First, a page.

‘The Boarding House’ focuses on Mrs Mooney, a married woman who has separated from her violent husband, a butcher, and set up a boarding house on Hardwicke Street in Dublin. She has a steady stream of lodgers staying with her. We discover that her daughter, Polly, who was known to flirt with the guests, had been taken advantage of by a man lodging in the boarding house.

Mrs Mooney reasons that, having slept with Polly, Mr Doran should make reparation for damaging her honour: he should make an honourable woman of Polly by marrying her …

We have analysed this story here.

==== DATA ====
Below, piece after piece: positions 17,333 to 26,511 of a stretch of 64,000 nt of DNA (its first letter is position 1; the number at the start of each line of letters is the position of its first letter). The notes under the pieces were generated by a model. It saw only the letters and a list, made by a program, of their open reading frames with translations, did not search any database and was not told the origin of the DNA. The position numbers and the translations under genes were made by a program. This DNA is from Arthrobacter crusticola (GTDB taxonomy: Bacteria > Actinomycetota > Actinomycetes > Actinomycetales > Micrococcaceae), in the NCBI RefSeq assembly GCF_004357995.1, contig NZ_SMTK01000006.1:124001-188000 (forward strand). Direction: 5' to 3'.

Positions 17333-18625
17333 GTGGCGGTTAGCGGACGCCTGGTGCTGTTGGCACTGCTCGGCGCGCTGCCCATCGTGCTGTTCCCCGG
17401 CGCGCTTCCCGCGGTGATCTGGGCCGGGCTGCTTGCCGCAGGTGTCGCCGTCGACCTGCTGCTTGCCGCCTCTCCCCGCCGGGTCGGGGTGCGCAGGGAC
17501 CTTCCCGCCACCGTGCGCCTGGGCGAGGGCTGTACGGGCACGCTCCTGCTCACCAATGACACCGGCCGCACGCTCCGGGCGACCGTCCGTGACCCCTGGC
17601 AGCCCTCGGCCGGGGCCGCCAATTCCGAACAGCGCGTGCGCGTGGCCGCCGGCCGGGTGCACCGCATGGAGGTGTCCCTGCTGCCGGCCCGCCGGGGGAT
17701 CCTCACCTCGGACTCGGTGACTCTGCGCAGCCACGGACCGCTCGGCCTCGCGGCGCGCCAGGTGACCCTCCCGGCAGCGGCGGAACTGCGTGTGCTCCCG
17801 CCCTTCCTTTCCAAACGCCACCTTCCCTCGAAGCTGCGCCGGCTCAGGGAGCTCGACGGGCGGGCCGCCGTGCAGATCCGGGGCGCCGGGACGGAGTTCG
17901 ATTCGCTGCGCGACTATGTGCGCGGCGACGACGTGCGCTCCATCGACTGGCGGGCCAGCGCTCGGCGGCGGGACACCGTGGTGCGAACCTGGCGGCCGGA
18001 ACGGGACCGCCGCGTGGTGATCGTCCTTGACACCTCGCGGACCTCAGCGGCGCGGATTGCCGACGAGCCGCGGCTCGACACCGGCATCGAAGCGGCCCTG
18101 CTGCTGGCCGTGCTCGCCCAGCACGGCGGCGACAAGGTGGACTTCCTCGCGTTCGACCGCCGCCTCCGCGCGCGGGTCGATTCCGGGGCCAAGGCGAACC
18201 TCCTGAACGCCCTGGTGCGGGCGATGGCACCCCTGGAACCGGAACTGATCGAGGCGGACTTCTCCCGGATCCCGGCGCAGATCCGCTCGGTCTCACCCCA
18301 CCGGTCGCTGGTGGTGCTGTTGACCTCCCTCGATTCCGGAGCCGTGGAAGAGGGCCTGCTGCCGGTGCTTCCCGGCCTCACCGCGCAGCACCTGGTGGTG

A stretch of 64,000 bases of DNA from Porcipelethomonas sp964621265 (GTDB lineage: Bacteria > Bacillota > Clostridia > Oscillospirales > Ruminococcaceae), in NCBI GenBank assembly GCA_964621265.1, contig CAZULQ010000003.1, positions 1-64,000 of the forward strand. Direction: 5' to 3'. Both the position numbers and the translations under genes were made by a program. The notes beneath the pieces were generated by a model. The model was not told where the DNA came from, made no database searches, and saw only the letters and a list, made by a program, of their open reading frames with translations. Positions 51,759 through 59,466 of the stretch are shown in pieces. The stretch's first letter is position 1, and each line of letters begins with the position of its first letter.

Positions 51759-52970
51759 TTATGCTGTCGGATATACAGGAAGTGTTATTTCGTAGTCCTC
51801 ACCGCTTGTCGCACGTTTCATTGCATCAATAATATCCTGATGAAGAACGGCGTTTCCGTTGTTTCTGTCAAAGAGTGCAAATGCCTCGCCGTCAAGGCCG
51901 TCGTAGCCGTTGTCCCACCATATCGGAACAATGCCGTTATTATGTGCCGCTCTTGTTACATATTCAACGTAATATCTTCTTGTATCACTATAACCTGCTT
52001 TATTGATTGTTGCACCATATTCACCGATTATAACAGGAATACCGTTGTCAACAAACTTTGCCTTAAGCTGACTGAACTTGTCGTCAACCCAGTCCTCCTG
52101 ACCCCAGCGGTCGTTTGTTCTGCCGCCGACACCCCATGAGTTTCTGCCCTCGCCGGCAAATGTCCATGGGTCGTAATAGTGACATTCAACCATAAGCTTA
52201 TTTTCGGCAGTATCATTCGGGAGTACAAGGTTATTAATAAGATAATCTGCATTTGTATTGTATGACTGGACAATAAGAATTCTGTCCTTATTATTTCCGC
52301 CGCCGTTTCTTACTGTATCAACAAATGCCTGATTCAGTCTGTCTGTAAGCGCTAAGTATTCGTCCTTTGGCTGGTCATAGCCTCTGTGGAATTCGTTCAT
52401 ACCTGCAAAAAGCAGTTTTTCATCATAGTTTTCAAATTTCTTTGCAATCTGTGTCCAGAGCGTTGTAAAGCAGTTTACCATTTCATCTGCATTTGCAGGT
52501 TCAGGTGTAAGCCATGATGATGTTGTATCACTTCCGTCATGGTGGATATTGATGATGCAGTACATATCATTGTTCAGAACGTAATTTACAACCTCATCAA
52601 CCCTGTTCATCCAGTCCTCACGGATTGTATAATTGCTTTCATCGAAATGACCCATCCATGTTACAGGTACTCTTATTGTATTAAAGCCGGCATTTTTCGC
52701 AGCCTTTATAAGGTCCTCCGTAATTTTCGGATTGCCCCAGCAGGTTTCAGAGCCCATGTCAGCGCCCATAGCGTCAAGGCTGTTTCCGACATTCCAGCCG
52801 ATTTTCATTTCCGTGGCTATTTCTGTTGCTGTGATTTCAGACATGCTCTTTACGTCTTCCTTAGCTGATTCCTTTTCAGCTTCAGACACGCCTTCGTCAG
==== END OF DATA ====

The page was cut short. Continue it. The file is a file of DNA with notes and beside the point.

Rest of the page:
A Little Cloud.

Like ‘Eveline’, this is a story about escaping Dublin – or not escaping, as the case may be. The story follows Little Chandler, a man who stayed in Dublin and settled down, with the life of his old friend who went to live and work in London.


A number of Joyce’s protagonists in Dubliners are failures, and Farrington, the protagonist of ‘Counterparts’, is a failure in every aspect of his life, thanks largely to his dependency on alcohol. In the course of a night out after work, he is rebuffed by a young woman and gets defeated in an arm-wrestling competition. Once again, Joyce explores the lives of quiet despair lived by so many Dubliners a century or so ago.


Of the 15 short stories that make up James Joyce’s Dubliners, ‘Clay’ is one of the most enigmatic – which is saying something, since none of the stories offers up its meaning easily.